Butterball Turkey: The Abu Ghraib Of Animal Abuse  »

Painting by Fernando Botetro via this Italian website

Congrats to Mercy For Animals: an undercover video of turkey abuse they took in December led to the arrest last week of seven people, including a North Carolina government official. Five of those arrested have been charged with animal cruelty. I don’t see any need to ruin my day with the video evidence of their crimes, but you an check it out at

This is awesome, right? Some justice, finally? Except it feels really icky to me. Like one of the worst incidents of the last decade: how our country dealt with the human rights abuses at Abu Ghraib.

In Iraq, as in NC, abuse was revealed in graphic images, and outrage ensued. People were punished. Yet I fear that in this case, just as with Abu Ghraib, the wrong people are getting scapegoated and the real problem is sliding by unexamined and unsolved.

Though the names and even addresses of the workers arrested are public, I could find no info about who they are. Their names are Hispanic. I suspect they are among the low-paid, over-worked, probably-miserable workers with the shitty job of actually witnessing the atrocious way meat is produced in this country. I suspect that their alleged cruelty, while not excusable, is a symptom of a systemic ill, not evidence of their personal moral failings. I would say the same about the abuses at Abu Ghraib. (If you disagree with me on that one, please watch the spectacular Errol Morris documentary “Standard Operating Procedure,” then let’s talk).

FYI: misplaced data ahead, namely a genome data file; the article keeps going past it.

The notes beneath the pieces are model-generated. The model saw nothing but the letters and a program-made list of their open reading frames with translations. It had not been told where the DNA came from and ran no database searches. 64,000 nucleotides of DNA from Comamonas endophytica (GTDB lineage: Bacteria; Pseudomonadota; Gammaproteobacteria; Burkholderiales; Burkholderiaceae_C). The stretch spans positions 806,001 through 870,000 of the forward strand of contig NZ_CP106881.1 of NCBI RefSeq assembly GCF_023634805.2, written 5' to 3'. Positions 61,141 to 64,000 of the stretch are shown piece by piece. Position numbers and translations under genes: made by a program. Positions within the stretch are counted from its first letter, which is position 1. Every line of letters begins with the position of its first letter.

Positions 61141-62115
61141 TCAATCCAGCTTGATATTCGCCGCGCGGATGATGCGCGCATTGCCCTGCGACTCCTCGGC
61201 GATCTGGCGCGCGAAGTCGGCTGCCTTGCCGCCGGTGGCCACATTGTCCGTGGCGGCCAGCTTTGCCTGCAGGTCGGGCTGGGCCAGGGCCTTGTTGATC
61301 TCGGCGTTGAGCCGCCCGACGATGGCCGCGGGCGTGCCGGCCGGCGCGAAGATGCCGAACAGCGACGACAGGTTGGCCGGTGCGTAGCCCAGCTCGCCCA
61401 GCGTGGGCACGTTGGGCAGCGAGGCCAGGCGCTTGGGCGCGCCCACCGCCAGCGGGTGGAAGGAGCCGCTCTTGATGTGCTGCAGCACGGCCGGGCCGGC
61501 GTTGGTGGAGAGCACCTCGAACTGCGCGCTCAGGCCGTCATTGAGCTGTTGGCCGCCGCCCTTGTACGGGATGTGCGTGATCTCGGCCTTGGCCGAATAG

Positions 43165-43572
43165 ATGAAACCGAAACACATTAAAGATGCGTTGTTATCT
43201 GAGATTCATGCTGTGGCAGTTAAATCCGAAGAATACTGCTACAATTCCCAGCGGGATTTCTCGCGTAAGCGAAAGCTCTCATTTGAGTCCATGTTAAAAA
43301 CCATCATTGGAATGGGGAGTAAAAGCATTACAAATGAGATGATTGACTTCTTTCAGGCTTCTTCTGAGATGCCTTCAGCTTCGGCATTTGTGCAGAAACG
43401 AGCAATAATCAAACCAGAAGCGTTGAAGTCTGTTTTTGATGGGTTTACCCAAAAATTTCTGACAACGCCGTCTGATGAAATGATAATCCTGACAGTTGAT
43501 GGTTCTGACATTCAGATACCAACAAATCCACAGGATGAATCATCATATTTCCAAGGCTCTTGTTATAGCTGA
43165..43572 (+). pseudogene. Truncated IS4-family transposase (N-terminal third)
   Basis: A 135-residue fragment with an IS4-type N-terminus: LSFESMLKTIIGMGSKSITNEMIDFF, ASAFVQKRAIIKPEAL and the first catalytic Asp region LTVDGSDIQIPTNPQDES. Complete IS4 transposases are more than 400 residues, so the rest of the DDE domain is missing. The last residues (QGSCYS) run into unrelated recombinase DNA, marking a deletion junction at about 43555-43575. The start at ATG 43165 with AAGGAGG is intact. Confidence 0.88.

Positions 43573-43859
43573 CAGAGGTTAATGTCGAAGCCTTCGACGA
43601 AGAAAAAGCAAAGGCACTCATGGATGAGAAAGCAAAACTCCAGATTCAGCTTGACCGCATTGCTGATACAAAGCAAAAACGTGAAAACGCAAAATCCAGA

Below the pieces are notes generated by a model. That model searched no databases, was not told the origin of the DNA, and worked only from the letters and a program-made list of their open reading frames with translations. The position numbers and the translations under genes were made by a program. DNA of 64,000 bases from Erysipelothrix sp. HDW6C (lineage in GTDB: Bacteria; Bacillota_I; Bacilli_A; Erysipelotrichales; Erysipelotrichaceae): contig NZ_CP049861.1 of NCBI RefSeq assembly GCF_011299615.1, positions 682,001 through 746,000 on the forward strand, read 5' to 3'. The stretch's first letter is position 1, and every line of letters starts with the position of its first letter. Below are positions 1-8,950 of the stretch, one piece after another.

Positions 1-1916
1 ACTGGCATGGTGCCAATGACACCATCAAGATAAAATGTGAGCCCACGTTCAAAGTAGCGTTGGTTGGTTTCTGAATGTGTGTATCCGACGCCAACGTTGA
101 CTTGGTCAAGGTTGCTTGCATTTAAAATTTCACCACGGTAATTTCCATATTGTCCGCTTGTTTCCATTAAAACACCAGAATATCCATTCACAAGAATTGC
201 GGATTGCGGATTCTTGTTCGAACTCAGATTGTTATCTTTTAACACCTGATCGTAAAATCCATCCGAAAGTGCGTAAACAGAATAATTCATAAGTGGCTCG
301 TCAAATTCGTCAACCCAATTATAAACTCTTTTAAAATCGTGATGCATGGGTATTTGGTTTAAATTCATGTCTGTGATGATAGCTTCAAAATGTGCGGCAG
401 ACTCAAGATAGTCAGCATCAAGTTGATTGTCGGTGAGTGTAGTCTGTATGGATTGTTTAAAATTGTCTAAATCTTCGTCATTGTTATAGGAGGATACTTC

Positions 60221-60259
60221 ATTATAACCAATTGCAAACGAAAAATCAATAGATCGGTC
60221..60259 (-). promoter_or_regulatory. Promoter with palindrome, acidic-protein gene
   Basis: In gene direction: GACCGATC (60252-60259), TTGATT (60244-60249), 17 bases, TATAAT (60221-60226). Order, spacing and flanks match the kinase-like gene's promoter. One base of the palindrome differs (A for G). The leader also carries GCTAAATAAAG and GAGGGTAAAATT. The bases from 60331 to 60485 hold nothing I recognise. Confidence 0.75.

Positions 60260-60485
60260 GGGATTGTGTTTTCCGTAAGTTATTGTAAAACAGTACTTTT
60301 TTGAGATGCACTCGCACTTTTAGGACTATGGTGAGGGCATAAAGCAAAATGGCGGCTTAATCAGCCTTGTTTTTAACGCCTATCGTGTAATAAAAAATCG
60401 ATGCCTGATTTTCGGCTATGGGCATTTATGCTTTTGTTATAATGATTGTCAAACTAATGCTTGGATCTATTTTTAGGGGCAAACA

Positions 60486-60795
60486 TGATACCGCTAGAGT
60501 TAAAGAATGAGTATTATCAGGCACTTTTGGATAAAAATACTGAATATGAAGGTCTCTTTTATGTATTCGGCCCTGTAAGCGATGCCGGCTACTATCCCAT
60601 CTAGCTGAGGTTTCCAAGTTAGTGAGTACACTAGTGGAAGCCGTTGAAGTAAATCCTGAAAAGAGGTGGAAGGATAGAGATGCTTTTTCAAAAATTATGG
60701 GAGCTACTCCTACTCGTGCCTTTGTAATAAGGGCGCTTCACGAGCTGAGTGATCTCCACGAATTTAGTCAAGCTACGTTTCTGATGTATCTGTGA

And I fear that just as with Abu Ghraib, the little people will be punished, while the rich, powerful people whose decisions pushed them to atrocity will continue to be rich, powerful, and free from meaningful consequence (see Bush, Cheney, John Yoo, et al).

Butterball says, “Animal care and well-being are central to who Butterball is as a company, and we are committed to the care and well-being of our turkey flocks. We are closely re-evaluating our animal care and well-being policies and practices and have already established several new initiatives.”

They pretend this is a problem that can be solved with more training and better HR. Bullshit. This cruelty is built into the system, and the only solution is radical change. (Forcing factory farms to open their doors to the public? Outlawing cruel practices at the federal level, since apparently states aren’t allowed to do that? Making producers bear the true cost of the pollution and social ills they cause? Taking all kids on field trips to the farms that actually make their food?)

Torture thrives when the setting is psychopathic. Pretending that punishing the guy on the bottom will fix anything? That too is irrational. Human rights, animal rights, empathy, kindness, and love: these die and wilt in a war zone. Do we really want it to be that bad just for the sake of club sandwiches?

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